Washington, DC. 22 July 2012
Thank you, Steve, for that warm welcome and for hosting us once again at the Center for Strategic and International Studies. And thank you all for joining us.
There is no more fundamental nor important challenge than giving every child the chance to survive and thrive. It is the right of every child, everywhere … The dream of every mother and father… And the abiding hope of human society.
Today, we have the ability to realize that right … to achieve that dream … and to fulfill that hope. This is not just rhetoric. Eliminating mother to child transmission is possible. Let me repeat: it can be done. The science is certain, the benefits are clear.
And if we are successful -- as we must be – we will be much closer to achieving an AIDS-free generation … and to ending this epidemic, which has caused so much suffering, at such an unconscionable cost, over the past three decades.
As we discussed here in April with representatives from your nations, the path is clear – but the going will not be easy.
Earlier this week, we learned that between 2001 and 2011, the number of children newly infected with HIV in low and middle-income countries declined by more than 40 per cent – from 550,000 new infections in 2001 to 330,000 in 2011. That is 220,000 tragedies averted last year alone, compared to 2001 … a big number when properly measured as the stories of 220,000 individual lives.
This is a remarkable achievement, and it took your leadership and commitment to tackle a problem that once seemed insurmountable … and to make solving that problem a priority.
It has taken global partnership, to support your efforts and to make antiretroviral medicines more affordable, more available, and easier for mothers and infants to tolerate.
It has taken thousands of doctors, nurses, community health workers and people living with HIV themselves, all working together.
It has taken courage on the part of millions of women and men to defy a risk of stigma and be tested, and to follow through with treatment.
And now it will take all of that – and more – to meet the 2015 target date of the Global Plan to reduce the number of children newly infected with HIV by 90% from 2009.
It’s an ambitious goal, but with so much at stake – the lives of millions of children, the well being of millions of families … the strength of their societies – how can we be anything less than persistently, intensely ambitious? And relentless.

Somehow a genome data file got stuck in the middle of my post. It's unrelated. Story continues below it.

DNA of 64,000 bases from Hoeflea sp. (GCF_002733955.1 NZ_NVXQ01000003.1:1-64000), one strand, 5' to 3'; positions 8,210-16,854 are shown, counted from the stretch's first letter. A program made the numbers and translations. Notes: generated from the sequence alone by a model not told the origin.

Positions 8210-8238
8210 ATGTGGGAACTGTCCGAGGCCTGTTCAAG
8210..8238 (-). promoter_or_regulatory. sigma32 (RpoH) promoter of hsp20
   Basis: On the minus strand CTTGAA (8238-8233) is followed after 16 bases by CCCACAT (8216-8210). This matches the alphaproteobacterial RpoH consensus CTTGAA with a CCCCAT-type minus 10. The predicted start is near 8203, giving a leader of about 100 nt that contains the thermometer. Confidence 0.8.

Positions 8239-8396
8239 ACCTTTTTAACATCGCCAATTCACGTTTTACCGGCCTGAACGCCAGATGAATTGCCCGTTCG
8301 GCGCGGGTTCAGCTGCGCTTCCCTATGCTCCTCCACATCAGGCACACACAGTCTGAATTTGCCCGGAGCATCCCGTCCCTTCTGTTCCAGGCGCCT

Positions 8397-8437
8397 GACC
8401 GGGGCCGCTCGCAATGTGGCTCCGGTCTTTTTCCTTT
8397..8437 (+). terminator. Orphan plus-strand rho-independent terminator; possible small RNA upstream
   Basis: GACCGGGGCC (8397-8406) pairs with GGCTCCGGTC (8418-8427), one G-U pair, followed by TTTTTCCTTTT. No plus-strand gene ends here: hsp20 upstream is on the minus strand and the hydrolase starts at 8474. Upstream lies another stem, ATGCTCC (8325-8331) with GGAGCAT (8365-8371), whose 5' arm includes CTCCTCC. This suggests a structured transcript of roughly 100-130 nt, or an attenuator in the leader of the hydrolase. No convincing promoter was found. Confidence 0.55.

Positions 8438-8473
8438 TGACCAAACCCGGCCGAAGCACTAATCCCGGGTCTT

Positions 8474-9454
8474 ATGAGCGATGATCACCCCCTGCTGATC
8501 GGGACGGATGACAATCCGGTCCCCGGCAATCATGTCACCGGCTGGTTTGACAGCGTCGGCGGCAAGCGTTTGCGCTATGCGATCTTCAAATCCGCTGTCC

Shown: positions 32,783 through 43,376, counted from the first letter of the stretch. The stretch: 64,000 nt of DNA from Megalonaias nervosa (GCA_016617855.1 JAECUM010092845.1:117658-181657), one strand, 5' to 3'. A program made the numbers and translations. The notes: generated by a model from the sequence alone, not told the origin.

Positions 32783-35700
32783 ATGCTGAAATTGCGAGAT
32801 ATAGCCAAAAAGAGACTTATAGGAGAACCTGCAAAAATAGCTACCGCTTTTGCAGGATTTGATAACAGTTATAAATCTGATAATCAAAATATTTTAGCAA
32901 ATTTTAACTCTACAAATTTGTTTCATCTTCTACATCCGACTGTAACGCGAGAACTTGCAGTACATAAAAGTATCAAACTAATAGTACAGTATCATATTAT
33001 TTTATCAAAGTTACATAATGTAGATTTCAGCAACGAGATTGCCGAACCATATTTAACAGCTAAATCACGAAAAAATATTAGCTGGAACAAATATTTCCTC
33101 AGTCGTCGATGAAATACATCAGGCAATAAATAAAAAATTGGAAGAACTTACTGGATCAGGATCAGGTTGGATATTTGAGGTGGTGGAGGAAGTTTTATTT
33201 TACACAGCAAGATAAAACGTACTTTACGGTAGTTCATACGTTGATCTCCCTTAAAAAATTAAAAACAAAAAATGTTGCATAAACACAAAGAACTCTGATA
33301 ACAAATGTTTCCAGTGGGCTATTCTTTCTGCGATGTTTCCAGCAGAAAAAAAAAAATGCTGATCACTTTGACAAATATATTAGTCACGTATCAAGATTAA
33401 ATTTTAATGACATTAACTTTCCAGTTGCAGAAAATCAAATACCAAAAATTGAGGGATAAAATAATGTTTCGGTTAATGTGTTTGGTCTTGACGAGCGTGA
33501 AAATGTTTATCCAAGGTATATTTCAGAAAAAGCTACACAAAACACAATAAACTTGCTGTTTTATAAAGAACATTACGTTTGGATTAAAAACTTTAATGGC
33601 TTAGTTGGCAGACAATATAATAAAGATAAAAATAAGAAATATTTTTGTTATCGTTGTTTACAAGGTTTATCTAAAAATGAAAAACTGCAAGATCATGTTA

That means we must all work to become ever more efficient, more effective, and more innovative: in our policies … in our products … and in our practices. And it will take all of us working together to simplify HIV treatment and integrate it with basic antenatal and primary health care.
That is why we are so encouraged in supporting the efforts of countries to implement the B and B+ protocols.
Unlike the most common protocol today – Option A, which protects only babies from HIV – Options B and B+ are designed both to prevent the transmission of HIV from mother to child and to preserve the health of HIV positive mothers … so that they can live longer, healthier lives and watch their children grow and thrive. The B and B+ protocols also protect HIV-negative partners against sexual transmission, further strengthening families and saving lives. And the ability to use the same single pill, once-daily regimen for all adults, including pregnant women, is a major step forward – simplifying procurement … streamlining supply chain management … and, most important, making it easier for people living with HIV to adhere to their medication.
Think of it: A protocol designed to be so simple that nurses – not just doctors – can prescribe it to pregnant women following a rapid HIV test and diagnosis at the primary level of care. This is an important advance -- shifting tasks to nurses and thus expanding the reach of community-based health care.
A protocol designed to make it easier to follow for women living far from health clinics … thus enabling us to reach more women, more babies, and more families. Wherever they are. Whatever their circumstances. We could call it the equity protocol.
Momentum is building for this new approach, and for good reason. As you will hear later, Options B and B+ -- and the single pill approach -- are not only sound medical practice. Over time, Option B – and, we hope, Option B+, which extends treatment beyond the breast feeding stage throughout a woman’s life -- may also result in significant cost savings. That is the conclusion of new modeling, conducted by the Business Leadership Council and UNICEF in close collaboration with the Clinton Health Access Initiative and in consultation with the World Health Organization.
To be clear: There is no single solution – no silver bullet -- to achieving our goal of an AIDS-free generation. But we believe Options B and B+ can accelerate our progress. And we are committed to supporting the efforts of national governments which wish to adopt these protocols to meet their own unique needs.
This is a pivotal moment. We have virtually eliminated mother to child transmission of HIV in the world’s wealthy nations. We must do no less in the world’s poorest countries. This could be a giant step towards an AIDS-free generation -- the beginning of the end of AIDS.
Now, when we are closing in on success, we must work together more closely than ever before. For as the old proverb says, many sticks in a bundle cannot be broken.
So now, let me introduce my sister, friend, and mentor – and my co-chair today: Dr. Margaret Chan, Director-General of the World Health Organization. I know I always agree with what she says, so I especially look forward to hearing what that is.